Many people refer to the highly romanticized 1807 painting of Lewis by Saint-Memin holding a long gun with supposedly sling swivels but no sling as 99% accurate. But Lewis & Clark stated they auctioned all the guns and equipment off at St. Louis when they returned, so they would not of had a rifle left to pose with for the painting. The painting was done over a year after returning from the expedition, so it is irrevellant. If you look at this painting or wood cut it looks more like Robin Hood in tights with gaudy strips of fur hanging all over his coat and a giant fur hat with two long tails. The gun looks more like a dime store prop gun with giant funny looking trigger guard. The butt stock shape is unlike any firearm I know of. My 10 year old grandson draws a gun better than that. Some think that Lewis’s Rifle had to have sling swivels because he ordered 15 gunslings at Harpers Ferry, but they do not look at the next lines on the order where he ordered rifle and musket flints because he had at least 15 to 20 muskets on the expedition with the regular soldiers that went with him and the volunteers. All muskets used slings and no American Rifles were ever ordered with sling swivels until 1814. In the Riflemans Handbook of 1812 it says that a rifleleman did not use slings because their rifle is to be ready in hand at all times. Mr. Cowan and Mr. Keller have named this gun an 1800 US Short Rifle, because it was a distinct weapon prior to the December 1803 changes that became the standard type I Harpers Ferry 1803 Model. At the current time we adopt this terminology as this is a distinct weapon. There should be much more information coming out on this weapon this year.
We are offering this parts set copied from Rifle #15 because we believe it is one of the rifles carried on The Lewis and Clark Expedition and there are more than enough differences between it and the Type I production to make it a distinct model. Stock design is almost the same as Type I less the brass nose band. Hardware is noticeably different. Barrel is tapered and flared (swamped) front to rear. Rib is much lighter. Rear sight is totally different and the lock is more slender. We are also interested in producing an exact duplicate in a left hand version of this rifle if we get enough feedback on it, so let us know if you are interested.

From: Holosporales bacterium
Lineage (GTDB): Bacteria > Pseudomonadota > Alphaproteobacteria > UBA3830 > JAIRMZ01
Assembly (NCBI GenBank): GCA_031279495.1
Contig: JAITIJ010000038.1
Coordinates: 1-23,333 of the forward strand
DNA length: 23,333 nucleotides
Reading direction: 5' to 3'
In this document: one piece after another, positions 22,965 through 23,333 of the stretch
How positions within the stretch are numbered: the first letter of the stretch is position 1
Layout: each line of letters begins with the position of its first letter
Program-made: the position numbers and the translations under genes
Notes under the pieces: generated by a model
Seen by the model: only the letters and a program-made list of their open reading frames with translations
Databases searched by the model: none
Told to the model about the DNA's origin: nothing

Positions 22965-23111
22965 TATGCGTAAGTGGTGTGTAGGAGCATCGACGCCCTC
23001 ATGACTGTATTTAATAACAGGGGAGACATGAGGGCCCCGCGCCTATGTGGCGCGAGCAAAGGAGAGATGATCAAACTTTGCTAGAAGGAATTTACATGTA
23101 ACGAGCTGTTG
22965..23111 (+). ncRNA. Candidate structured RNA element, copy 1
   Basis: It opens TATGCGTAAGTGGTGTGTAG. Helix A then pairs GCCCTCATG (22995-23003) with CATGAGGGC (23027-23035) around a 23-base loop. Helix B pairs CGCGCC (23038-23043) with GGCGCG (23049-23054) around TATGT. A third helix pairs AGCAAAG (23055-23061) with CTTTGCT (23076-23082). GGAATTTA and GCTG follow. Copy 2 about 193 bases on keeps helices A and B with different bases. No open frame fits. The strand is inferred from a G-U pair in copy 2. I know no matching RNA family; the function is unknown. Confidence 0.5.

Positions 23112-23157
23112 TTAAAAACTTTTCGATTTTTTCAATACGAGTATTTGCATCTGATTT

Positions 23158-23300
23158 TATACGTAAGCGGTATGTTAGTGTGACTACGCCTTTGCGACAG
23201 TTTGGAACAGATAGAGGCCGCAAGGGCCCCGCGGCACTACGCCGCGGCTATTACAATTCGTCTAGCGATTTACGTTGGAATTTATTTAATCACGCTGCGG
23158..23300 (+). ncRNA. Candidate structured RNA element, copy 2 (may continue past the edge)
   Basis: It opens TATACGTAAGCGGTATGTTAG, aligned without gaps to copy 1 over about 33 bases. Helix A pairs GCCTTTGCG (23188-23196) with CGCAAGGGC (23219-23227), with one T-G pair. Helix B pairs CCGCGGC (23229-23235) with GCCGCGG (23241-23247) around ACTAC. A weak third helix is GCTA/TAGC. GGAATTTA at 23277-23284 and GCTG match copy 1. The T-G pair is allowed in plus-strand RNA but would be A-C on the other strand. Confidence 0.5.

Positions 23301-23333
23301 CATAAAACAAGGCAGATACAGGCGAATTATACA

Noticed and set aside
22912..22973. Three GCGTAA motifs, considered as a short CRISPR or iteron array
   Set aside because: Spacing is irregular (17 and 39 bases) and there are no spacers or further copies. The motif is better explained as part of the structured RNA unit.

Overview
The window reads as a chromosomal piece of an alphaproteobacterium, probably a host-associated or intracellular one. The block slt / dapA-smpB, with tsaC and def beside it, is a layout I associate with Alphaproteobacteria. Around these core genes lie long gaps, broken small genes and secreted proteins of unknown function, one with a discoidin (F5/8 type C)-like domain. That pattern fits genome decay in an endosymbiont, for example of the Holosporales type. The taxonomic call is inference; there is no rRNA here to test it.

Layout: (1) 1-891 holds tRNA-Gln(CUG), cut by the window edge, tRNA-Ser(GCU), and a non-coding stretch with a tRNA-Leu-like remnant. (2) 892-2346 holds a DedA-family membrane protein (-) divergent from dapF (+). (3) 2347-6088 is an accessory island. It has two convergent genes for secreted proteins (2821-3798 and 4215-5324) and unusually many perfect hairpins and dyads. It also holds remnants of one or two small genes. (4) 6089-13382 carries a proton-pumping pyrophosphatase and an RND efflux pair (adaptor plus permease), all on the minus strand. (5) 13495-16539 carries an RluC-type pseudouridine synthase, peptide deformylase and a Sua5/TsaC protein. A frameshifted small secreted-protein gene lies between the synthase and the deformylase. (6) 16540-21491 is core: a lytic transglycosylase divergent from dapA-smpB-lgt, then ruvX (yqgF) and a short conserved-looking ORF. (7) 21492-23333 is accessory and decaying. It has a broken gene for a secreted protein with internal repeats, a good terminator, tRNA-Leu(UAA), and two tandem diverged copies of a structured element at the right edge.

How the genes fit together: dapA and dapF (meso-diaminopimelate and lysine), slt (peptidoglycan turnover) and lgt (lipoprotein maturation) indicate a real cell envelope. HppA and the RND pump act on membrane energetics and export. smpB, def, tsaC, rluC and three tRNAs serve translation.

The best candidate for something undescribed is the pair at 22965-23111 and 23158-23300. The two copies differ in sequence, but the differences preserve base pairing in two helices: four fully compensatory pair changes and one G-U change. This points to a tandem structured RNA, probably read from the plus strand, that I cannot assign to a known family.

|935||Set of Lock Castings||$125.00|
|935 AS||Assembled Lock||$295.00|
|935 LP||•Lock Plate||$18.95|
|935 TJ||•Top Jaw||$12.95|
|935 FS||•Frizzen Spring||$18.95|
|935 SS||•Sear Spring||$12.95|
|935 MS||•Main Spring||$18.95|
|935 TJSX||Top Jaw Screw||$9.95|
|935 LSS||Lock Screw Set||$19.95|
|935 BP||Butt Plate||$29.95|
|935 TG||Trigger Guard||$29.95|
|935 TP||Trigger Plate||$12.95|
|935 SP||Side Plate||$12.95|
|935 SLSX||Side Lock Screw (2 Needed)||$4.95|
|935 FT||Front Thimble||$10.95|
|935 MT||Middle Thimble||$10.95|
|935 RT||Rear Thimble||$12.95|
|935 RS||Rear Sight||$19.95|
|935 FRS||Front Sight||$9.95|
|935 PB||Patch Box||$29.95|
|935 PBB||Patch Box Button||$9.95|
|935 PBLVS||Patch Box Latch V-Spring||$10.95|
|935 PBDS||Patch Box Door Spring||$10.95|
|935 BRP||Breech Plug||$19.95|
|935 BK||Barrel Key||$9.95|
|935 BUL||Barrel Underlug||$5.95|
|935 TASX||Tang Screw||$4.95|
|935 BUR||Barrel Under Rib||$39.95|
|935 STDR||Stock & Parts Drawing||$14.95|
|935 RR||Ramrod 33" (Steel)||$49.95|
|935 PARTS||Parts Set with Set of Lock Castings||$895.00|
|935 PARTSAS||Parts Set with Assembled Lock||$995.00|
•Included in a Set of Lock Castings.